kitkat

kitkat

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I think it all depends on how a person interprets “fast” and “slow.” Fast could mean efficient OR hurried. Slow could mean careful OR poor time management. I definitely don’t want to be there all day but I also do not like feeling rushed. I feel like the pace of my appointments vary depending on how anxious I am and what’s being done. Appointments definitely seem to take longer when I am having a difficult time because of frequent pausing and I think she just moves slower through stuff so she can talk to me throughout. I’ve never taken a break when it’s been offered to me because I don’t want to slow things down and be there longer but sometimes there are breaks that are unavoidable because the dentist gets pulled away for something or she will actually tell me to “take a minute” when we are at a good stopping point so I don’t have the choice to turn down the break. I remember a time when I was having two teeth filled that were next to each other and she sort of changed her way of doing it to a way that would take longer but was more comfortable which I appreciated in that instance.
 
Dr. Daniel

Dr. Daniel

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naturally it is always better if the dentist works efficiently without any complications, however it is crucial that the dentist also works without time pressure and without shortcuts.
 
T

Thephilsblogbar

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Apr 23, 2015
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The dentist I see , even though appointments are 10 minutes as I under NHS dentist, she also offers private. she never rushes.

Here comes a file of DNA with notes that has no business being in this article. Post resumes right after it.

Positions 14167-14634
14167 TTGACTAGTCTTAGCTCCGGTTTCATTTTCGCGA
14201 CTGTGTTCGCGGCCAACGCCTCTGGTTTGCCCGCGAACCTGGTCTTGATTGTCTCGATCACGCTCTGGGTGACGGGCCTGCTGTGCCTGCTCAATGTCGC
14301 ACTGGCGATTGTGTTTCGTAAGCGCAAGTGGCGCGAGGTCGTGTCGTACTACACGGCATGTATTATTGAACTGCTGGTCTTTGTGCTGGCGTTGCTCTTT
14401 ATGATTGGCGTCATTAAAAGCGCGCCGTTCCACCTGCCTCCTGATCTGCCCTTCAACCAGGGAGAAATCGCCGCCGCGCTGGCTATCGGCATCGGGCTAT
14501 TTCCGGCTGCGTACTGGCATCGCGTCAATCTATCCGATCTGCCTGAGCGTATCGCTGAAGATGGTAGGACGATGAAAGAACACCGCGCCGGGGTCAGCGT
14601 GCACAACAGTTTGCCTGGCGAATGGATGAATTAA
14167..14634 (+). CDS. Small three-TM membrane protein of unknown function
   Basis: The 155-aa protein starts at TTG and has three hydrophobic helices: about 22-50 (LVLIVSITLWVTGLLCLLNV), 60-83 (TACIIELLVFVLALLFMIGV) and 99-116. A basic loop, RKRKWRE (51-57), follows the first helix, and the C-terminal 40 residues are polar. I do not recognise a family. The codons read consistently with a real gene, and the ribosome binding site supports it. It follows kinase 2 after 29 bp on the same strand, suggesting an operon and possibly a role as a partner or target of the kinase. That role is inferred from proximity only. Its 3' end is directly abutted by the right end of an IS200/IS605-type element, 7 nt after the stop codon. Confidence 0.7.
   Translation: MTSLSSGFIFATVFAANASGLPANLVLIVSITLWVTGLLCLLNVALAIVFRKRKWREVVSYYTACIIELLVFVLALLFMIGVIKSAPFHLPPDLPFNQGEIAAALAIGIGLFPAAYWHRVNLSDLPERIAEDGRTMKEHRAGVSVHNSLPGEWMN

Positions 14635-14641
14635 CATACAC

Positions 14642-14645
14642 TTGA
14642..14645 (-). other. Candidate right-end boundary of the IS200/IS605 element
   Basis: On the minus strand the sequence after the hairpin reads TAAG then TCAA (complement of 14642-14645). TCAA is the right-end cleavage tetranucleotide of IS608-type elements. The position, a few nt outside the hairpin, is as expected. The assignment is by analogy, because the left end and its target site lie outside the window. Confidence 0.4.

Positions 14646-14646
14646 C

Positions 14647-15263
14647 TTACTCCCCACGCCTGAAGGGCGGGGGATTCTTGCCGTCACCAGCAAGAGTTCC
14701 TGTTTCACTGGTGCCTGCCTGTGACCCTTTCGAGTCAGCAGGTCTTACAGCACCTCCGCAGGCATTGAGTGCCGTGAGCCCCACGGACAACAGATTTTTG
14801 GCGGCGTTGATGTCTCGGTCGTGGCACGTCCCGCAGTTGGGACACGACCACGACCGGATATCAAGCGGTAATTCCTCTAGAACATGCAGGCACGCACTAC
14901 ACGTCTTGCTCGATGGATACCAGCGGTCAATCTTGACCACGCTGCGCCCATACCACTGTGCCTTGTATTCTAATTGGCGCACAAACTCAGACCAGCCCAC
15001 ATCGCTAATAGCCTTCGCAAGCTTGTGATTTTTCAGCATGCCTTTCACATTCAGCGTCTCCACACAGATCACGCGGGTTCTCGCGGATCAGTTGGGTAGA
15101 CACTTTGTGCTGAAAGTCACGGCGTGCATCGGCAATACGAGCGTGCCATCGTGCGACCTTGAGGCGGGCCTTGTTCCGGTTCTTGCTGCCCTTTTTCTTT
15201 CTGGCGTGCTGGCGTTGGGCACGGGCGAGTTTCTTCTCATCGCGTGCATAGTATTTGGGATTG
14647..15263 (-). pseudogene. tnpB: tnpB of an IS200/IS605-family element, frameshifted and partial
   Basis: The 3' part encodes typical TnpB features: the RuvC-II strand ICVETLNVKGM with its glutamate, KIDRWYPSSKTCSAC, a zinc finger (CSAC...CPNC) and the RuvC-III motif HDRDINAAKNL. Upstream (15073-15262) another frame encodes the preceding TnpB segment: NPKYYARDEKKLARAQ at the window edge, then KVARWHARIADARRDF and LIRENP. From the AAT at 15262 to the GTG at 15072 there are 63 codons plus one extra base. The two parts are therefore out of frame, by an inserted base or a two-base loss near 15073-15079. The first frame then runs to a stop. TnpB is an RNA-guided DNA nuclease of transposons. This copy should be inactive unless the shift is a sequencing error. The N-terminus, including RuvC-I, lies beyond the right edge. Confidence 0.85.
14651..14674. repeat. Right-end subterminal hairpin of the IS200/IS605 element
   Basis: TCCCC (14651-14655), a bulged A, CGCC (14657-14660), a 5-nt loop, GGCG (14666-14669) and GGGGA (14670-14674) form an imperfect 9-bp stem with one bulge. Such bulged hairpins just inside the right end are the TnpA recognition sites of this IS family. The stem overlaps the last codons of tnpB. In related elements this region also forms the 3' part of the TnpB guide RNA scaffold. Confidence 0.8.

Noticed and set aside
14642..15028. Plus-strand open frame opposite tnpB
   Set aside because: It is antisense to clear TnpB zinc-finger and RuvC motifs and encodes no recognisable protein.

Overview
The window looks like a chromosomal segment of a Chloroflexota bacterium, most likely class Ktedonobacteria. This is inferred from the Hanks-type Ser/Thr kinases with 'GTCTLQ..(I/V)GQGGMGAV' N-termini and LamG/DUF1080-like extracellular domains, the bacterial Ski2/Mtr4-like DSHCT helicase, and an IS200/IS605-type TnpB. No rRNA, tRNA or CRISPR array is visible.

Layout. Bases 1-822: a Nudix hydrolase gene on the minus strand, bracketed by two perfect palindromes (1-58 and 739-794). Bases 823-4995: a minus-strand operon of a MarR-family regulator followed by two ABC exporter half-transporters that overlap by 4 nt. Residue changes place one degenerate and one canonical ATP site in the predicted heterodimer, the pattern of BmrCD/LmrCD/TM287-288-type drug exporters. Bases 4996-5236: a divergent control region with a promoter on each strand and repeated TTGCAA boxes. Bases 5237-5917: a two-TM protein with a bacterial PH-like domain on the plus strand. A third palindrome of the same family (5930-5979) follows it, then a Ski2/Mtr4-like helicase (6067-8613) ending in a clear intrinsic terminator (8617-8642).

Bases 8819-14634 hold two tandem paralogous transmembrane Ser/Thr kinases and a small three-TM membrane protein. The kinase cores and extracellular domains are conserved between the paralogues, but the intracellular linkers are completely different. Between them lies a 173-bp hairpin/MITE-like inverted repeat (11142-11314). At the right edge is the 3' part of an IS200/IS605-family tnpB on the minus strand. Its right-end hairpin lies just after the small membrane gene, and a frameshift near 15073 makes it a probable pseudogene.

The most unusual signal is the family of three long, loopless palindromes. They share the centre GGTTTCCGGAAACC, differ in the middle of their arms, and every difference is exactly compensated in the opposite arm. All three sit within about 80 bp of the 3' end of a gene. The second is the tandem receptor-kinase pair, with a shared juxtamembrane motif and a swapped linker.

N

NJT828

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Apr 23, 2019
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Ontario, Canada
I like fast dentistry, but I also like my dentist to use her judgement. At this point in my life, I'm at the extraction step, so it's a bonus if a extraction is quick, but also if she needs to take her time to make the healing less tramatic, that's ok too.
 
A

Alani

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Jan 3, 2020
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Australia
I like it to be efficient but I don’t like to be rushed. My cleanings and check up is actually a pretty solid appointment time. It doesn’t feel rushed and I feel like all my concerns and questions are answered with care. For the other procedures fillings I think if it’s a big one I want them to be able to do it as fast or slow as needed. My dentist does over estimate the time needed for procedures that’s probably to 1 have ample time if a complication arises or 2 give himself time to write notes as well as address all my concerns and questions. So for me it just depends on the situation. My dentist does work on time though and If he is running behind it’s usually 5-10mins maximum but I’m always warned by the receptionist if he is running behind.
 
C

comfortdentist

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There is a new movement that started in Europe called "slow Dentistry" It is compared to slow food movement. Due to severe payment restrictions over the last many years and worsening dentistry has moved in most practices to speed. Well with speed not only does the experience drop but also the quality and thus the movement to slow dentistry with quality in mind.
 
krlovesherkids777

krlovesherkids777

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This is great @comfortdentist ! Good to hear how some are moving to slow dentisty.. I know for me.. everytime my dentist is a bit late. I feel better.. because I know he is taking his time with the person in front of me.. and I feel this everytime I'm in his chair, he is very focused and taking his time with things which makes me feel way more at ease.